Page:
The process for improving listed properties should be made more efficient and consistent, home improvement specialist David Salisbury has argued. Whether upgrading a single window or adding an entirely new extension, gaining planning permission for listed properties is becoming increasingly lengthy and complicated, they say. David Salisbury is a company that designs and supplies bespoke timber orangery and conservatory projects.
Karen Bell, sales director for David Salisbury, said: “Planning permission for listed building consent is something that we feel very passionately about. The process was far from flawless before the pandemic, but the inherent idiosyncrasies seem to have been exacerbated during the past 24 months. They show no signs of abating.
“Planning officers are still refusing to carry out site visits and continue to work from home, contrary to government guidelines. One has to question whether this is also part of the problem. Better collaboration between Historic England, local councils and listed buildings specialists would ensure that all parties understand the impact of their actions, and how to better work together to create a more positive outcome.”
David Salisbury is lobbying for change across five areas:
The guidelines are too open to interpretation, the business argues. For example, a project that one planning officer or local council deems to meet guidelines, might be rejected in a neighbouring borough or another part of the country. A more concrete set of rules would be fairer.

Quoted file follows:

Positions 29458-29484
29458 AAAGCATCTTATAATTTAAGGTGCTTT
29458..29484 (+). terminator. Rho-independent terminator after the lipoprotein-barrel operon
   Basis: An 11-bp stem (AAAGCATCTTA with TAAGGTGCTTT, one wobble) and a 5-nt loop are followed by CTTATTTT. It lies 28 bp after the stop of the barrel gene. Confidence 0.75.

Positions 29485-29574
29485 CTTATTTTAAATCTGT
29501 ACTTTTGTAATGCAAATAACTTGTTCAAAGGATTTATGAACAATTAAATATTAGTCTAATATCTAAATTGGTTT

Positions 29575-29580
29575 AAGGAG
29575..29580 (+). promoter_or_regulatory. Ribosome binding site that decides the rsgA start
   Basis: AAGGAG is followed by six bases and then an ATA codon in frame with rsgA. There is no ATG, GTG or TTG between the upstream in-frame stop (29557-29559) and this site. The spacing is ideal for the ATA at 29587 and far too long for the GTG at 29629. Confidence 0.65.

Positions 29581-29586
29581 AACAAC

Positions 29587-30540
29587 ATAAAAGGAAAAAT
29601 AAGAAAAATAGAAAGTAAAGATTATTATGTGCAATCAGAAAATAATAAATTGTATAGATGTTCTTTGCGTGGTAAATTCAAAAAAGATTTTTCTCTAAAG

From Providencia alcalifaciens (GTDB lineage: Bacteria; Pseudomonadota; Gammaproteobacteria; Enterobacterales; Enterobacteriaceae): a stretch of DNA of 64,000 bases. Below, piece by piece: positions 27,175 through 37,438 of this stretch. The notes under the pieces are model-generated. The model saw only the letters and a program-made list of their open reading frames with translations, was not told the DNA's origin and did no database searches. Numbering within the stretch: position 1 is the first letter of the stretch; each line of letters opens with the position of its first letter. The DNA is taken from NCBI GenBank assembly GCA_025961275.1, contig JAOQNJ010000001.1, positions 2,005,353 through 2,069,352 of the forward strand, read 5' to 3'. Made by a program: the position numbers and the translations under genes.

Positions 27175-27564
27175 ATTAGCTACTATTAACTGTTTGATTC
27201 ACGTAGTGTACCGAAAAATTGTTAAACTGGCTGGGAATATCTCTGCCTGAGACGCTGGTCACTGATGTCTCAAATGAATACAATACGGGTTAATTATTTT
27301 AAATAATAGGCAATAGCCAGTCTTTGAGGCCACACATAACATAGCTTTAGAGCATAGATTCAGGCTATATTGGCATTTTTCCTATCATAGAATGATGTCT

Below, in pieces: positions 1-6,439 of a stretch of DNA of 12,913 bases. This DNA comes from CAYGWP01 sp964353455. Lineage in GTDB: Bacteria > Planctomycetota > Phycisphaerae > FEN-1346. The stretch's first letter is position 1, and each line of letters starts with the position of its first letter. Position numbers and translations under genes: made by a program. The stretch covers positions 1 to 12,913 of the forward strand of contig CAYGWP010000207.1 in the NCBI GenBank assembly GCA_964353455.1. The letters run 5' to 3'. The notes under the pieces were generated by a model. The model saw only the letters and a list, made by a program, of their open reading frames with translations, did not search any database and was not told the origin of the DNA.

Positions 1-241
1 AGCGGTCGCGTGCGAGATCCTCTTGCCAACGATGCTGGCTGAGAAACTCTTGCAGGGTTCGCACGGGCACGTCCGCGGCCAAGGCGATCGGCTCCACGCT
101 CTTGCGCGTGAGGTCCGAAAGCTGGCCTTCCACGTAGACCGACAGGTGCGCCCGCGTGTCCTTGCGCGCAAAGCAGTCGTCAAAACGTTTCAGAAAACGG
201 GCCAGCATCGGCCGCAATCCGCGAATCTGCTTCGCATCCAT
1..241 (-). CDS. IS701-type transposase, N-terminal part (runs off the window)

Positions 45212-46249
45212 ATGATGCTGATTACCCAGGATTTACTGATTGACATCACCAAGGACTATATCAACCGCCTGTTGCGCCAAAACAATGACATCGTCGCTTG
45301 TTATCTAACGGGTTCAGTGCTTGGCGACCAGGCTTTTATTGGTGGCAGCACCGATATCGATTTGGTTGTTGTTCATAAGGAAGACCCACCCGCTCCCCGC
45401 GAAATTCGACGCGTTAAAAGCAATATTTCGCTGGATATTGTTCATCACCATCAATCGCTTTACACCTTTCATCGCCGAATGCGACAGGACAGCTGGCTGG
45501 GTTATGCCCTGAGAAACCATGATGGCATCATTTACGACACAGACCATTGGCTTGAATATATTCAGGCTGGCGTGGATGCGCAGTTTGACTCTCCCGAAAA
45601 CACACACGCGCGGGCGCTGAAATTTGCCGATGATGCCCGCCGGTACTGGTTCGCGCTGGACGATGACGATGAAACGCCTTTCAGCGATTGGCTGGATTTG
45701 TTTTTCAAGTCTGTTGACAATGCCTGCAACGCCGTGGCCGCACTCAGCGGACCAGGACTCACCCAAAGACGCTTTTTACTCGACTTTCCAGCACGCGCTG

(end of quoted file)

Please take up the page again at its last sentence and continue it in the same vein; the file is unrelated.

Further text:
Planning officers are often on short-term contracts with local councils. While homeowners may deal with one individual, by the time that a final decision is made, the person’s replacement may take a different stance. Employing more planning officers on longer-term contracts, or ensuring a more efficient handover process would ensure less wasted time for all parties, David Salisbury argues.
Currently, there is a statutory requirement for a decision to be reached within eight weeks of an application being submitted, and it is on these timeframes that councils are judged. Unfortunately, this often prompts local authorities to request an extension just prior to this date, which delays projects, disguises problems and paints a very different picture of the situation. A more transparent view of the average application waiting times would help to create more urgency.
- Denials and extensions
Extensions to planning applications are not always used appropriately and for their intended purposes, but as a way to manage workload, argues David Salisbury. The business finds that this has been increasingly the case since the Covid-19 pandemic began, despite measures taken to ensure lockdowns did not impact on planning permission decisions. Clearer and stricter rules around reasons for denying planning applications, and the evidence required to prove this, would likely see a decrease in applications being rejected unfairly.
- Understanding the impact of delays
Delays to planning projects don’t just affect the homeowner, they have a knock-on effect. Not only are delays inconvenient, they can lead to work becoming financially unaffordable and unrealistic. Worse still, repeated delays or extensions can lead to beautiful historic buildings falling to ruin.
Karen continued: “There are strict limitations on how owners can extend, adapt or modernise their listed property, and rightly so. However, because individual homeowners or owners of commercial properties don’t regularly apply for planning consent, they do not fully understand the extent to which advice is inconsistent, where guidelines are open to interpretation, and how timeframes are extended and used inappropriately.
“There are over 450,000 listed buildings in Britain. Therefore, a better understanding of the impact of delays and more efficient cooperation is a must – not just for listed building owners, and the companies that work with them, but for the construction industry in general, on which the overall economy is so dependent.”